Text Size

A A A

Search


 


Faces of Stroke - Logo 100px  transparent

Jodi C.
Jodi C.
Survivor

Tracey E.
Tracey E.
Survivor

Shannon A.
Shannon A.
Family

Bob B.
Bob B.
Survivor

Owen R.
Owen R.
Survivor

Nancy F.


Caregiver & Family

I always had a tough time deciding when I should help my child or let them struggle to gain independence. However, it was never as tough as when my daughter had her stroke at age 11. I was constantly trying to determine when I should help her, or push her, or when I should just step back and let her think things through.

Before her stroke, my daughter had such a passion for drawing and would often draw for several hours every day. She had a CVA on the left side which means she lost the use of her right side, and consequently, her drawing hand. That night, after she had her stroke, I cried for many reasons, but the main thought that kept going through my head was that she would lose her ability to draw. I was worried that she would still have that passion but never be able to take pencil to paper again.

About 5 months after her stroke she started learning to write with her left hand and was not doing very well. She struggled to write each of the letters. I was saddened as I thought, if she can not write, is she ever going to be able to draw? This is where I had to make a tough decision. Do I ask her draw to something? Make her do something that she is probably afraid to try on her own? Or do I continue to wait it out and hope she begins to draw on her own. I missed seeing her draw her pictures, proudly showing them off to anyone who will look.

I struggled with this thought for days. Finally I decided - that's it, I am going to do it. I am going to ask her to draw me something. So, the next time she was practicing her ABC's, I asked her to draw a picture. She said "I can't." I told her "You don't know that until you try. Try to draw something." She just sat there and stared at me with such hate in her eyes. The minutes passed and she continued to sit there.

I told her to draw anything, draw a person, draw a house, anything, but she just sat there getting more upset. Silent tears ran down her cheek. She was finally angry enough and wanting to end the stand off that she drew a simple house and than went up to her room and shut the door. Did I just do the right thing or did I push her too hard? I cried as I stood there holding her little drawing wondering if I should have left her alone. I just wish someone would come and gave me the answers.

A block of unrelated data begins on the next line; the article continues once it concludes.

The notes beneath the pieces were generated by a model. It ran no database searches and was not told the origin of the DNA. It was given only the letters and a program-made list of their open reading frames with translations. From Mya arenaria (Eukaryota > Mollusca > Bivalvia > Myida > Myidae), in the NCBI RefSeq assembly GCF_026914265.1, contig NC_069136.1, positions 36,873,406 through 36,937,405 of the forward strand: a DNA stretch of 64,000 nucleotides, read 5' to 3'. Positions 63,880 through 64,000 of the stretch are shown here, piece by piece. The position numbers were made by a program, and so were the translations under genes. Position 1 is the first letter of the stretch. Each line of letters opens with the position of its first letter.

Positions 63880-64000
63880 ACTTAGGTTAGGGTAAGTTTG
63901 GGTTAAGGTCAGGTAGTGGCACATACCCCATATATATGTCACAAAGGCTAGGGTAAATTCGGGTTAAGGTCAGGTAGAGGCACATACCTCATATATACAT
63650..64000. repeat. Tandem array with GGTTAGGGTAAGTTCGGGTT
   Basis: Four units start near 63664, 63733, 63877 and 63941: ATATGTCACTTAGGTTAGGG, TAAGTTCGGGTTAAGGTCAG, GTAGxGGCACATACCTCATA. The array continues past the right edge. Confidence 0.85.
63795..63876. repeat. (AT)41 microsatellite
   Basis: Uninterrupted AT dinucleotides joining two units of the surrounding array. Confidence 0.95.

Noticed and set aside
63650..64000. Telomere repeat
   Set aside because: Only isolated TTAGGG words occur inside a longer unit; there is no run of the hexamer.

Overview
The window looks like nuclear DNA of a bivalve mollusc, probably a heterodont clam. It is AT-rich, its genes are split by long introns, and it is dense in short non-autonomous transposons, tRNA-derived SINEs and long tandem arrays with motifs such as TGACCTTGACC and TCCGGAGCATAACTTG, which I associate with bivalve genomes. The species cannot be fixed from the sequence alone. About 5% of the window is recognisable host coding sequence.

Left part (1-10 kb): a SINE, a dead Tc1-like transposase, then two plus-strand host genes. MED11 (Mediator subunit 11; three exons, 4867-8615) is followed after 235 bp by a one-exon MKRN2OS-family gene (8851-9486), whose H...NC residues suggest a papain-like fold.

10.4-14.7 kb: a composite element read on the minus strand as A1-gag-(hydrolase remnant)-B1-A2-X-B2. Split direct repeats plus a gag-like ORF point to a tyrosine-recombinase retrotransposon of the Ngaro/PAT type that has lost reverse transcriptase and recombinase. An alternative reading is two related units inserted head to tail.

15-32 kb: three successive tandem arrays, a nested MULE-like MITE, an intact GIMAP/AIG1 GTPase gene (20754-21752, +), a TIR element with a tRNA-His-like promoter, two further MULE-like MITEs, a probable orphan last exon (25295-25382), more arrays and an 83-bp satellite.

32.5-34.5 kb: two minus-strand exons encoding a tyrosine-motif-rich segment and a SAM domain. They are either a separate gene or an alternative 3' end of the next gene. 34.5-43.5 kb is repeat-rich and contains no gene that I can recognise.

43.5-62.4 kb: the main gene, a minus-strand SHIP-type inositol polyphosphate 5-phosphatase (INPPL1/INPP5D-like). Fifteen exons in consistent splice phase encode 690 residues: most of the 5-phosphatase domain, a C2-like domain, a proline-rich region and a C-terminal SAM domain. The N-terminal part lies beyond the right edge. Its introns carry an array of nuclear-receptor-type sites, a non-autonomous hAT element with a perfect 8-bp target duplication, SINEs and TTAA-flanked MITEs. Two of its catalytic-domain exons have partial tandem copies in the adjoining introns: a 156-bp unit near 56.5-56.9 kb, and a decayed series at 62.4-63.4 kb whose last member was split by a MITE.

Well I started this, I opened this can of worms and will need to see it through. I couldn't just give up. The next day, I once again sat her down and asked her to draw something. I waited for her to glare at me but to my surprise, she quickly took the pen and paper and drew a wolf. She gave it to me and then went back to watching TV. I held this beautiful picture and cried again. But this time, they were tears of happiness. She did it. She drew a picture.

Luckily that was just the beginning. From that day on, she continued to draw little pictures. Eventually the pictures became more detailed and larger. Within a few months she was back to drawing as well as she had before her stroke, only now with her left hand. Three years later, her passion and talent is as strong as ever. Not only is she drawing all the time, her drawings are better than before her stroke. We are now 8 years post stroke.

So for me, this turned out to be the right thing to do. I wish I could say all the things I made her do turned out so well but I have made mistakes. I have helped when I should have stood back, pushed her to do things she was not ready to do. I do not think there will ever be an easy answer. As a parent, or any caregiver, all we can do is what we hope is the best for our child or for that matter anyone we are trying to help.

 

All active news articles
Share in FacebookLinkedInTwitter
Share on Facebook
Cancel
Share on MySpace
Cancel
Share on Twitter
A short URL will be added to the end of your Tweet.

Cancel
Share on LinkedIn
Cancel

Share by

Display of the Faces of Stroke stories does not imply National Stroke Association's endorsement of any product, treatment, service or entity. National Stroke Association strongly recommends that people ask a healthcare professional about diagnosis and treatment questions before using any product, treatment or service. The views expressed through the stories reflect those of the authors and do not reflect the opinion of National Stroke Association.

Printer Friendly Version

National Stroke Awareness logo

Faces of Stroke

National Stroke Association

1-800-STROKES
1-800-787-6537
9707 E. Easter Lane, Suite B
Centennial, CO 80112
info@stroke.org

Stroke Help Line logo